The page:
As one-two punches go, Tokasa Senisaya and Ana Maria Naimasi are pretty effective – you have the buzzy kid, and then the walloping older star. In years gone by organisation and conditioning have held Fijiana back, but recent leaps in high performance on the islands will hopefully pay some dividends. Slugging it out against the more streamlined sides will likely catch up with them.

France

At the 2016 Games, France scored the first-ever try in Olympic sevens, through Camille Grassineau. They racked up many more tries in coming through qualifying this time. Led by Fanny Horta, look out for Séraphine Okemba. You might assume they will struggle after having to qualify but they are quite a deceptive side, have much more experience that five years ago and may travel better than you’d assume.

Olympics Rugby Women’s Team Guide

USA leader, Abby Gustaitis (Getty Images)

Pool C

Australia

Can giants slay one another? The Wallaroos must be the team New Zealand fear most, when they click. Able to play with continuity and verve, they have breakout speed and a slickness to their skills few other teams on the circuit can rarely touch. They have not been runner-up in Series legs as regularly as Canada have in recent memory, but they have the pedigree.

Coach John Manenti shocked rugby fans in Australia when he decided to leave out the lethal Ellia Green. But they still have Emma Tonegato at the height of her powers on both sides of the ball. They have the wily Sharni Williams. And they have Charlotte Caslick, who’s ball-skills have lit up league as well as unionin this Covid-crazy time. They want the double but most are looking forward to their pool clash with the United States first…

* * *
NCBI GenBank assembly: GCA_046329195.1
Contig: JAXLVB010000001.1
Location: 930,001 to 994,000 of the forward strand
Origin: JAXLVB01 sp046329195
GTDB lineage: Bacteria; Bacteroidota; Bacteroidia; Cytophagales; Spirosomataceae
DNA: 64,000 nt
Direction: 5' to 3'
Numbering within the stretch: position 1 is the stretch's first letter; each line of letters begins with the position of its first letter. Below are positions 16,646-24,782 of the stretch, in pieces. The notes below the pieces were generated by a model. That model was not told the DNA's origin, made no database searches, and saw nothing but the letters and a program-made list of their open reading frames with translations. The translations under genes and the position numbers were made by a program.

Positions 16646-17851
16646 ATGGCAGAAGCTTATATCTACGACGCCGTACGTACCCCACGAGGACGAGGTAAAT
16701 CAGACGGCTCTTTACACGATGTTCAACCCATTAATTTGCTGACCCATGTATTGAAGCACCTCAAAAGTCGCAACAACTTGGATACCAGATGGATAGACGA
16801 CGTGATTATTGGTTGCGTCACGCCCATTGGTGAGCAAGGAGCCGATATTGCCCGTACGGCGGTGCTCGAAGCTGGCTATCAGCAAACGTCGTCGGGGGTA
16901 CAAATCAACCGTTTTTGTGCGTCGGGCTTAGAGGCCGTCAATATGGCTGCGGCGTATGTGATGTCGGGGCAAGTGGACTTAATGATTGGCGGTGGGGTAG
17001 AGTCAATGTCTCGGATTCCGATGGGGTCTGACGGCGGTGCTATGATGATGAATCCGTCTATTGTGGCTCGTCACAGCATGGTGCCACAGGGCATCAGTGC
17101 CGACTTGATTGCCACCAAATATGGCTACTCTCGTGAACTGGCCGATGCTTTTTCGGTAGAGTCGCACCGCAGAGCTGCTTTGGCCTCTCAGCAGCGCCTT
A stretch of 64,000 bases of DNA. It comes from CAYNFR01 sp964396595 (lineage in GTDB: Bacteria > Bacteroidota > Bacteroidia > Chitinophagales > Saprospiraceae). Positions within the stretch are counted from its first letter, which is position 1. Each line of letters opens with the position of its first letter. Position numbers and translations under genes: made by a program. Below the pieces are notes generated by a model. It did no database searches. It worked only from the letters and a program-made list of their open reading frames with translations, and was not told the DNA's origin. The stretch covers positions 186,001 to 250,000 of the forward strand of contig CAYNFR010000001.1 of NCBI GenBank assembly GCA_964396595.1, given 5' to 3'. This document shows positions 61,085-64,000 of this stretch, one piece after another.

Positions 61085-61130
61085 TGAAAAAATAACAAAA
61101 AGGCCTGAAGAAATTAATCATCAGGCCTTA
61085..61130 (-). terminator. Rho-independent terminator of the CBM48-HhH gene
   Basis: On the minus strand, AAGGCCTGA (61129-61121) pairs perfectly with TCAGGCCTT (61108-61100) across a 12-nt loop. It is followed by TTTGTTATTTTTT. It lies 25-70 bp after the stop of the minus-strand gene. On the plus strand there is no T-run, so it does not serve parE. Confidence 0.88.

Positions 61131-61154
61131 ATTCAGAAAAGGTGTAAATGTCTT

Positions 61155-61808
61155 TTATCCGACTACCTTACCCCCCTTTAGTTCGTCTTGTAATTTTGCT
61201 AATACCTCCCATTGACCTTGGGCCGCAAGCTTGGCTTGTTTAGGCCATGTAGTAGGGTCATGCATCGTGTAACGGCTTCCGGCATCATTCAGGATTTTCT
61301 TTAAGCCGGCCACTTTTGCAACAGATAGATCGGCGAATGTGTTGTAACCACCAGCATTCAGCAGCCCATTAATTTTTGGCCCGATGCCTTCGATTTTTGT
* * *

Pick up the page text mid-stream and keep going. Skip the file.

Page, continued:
China

So much is unknown about the outfit, after a long stretch preparing for this tournament behind closed doors. In their time on the circuit in a Covid-hit year (they played one tournament) they went okay, with Chen Keyi their metronome on the field. But in their preparations in the wake of the pandemic, while others have accelerated their programmes and ventured out to meet some rivals across borders, they have kept so much of their warm-up matches local. The hope will be that no matter what in this event, they help inspire a generation of potential rugby stars in the region with their efforts. Players like Yan Meiling and Yang Feifei have been around the block a few times, too.

Japan

Don’t sleep on the significance of this team performing. In June, JRFU chairman Kensuke Iwabuchi said: “We’ve had the Japan Women’s Sevens competition for the last seven years. Before this, the female playing population in Japan was around 2,000 but now it is up to 5,000, which is over double in six or seven years’ time.” A lot of pressure then, to heap on the shoulders of co-captains Mayu Shimizu and Bativakalolo Raichelmiyo and long-termer Mifuyu Koide. Remember, they lost to Canada, Brazil and Team GB in 2016.

USA

Athleticism is the separator when the USA get going. Alev Kelter, an Alaskan hockey convert, who knows her way around a soccer field, has blown up for the US, with power running, dedication and a nifty pair of kicking boots too. Kristi Kirsch has emerged as a force, Naya Tapper has breakout speed, Ilona Maher is a trained nurse but a cruel runner in close contact situations and Abby Gustaitis loves going after the ball in the air.

They fully believe they can make history here – perhaps the key to all of this will be whether they can get rolling in their last pool match against the Aussies on Friday 30th and build some fearsome form.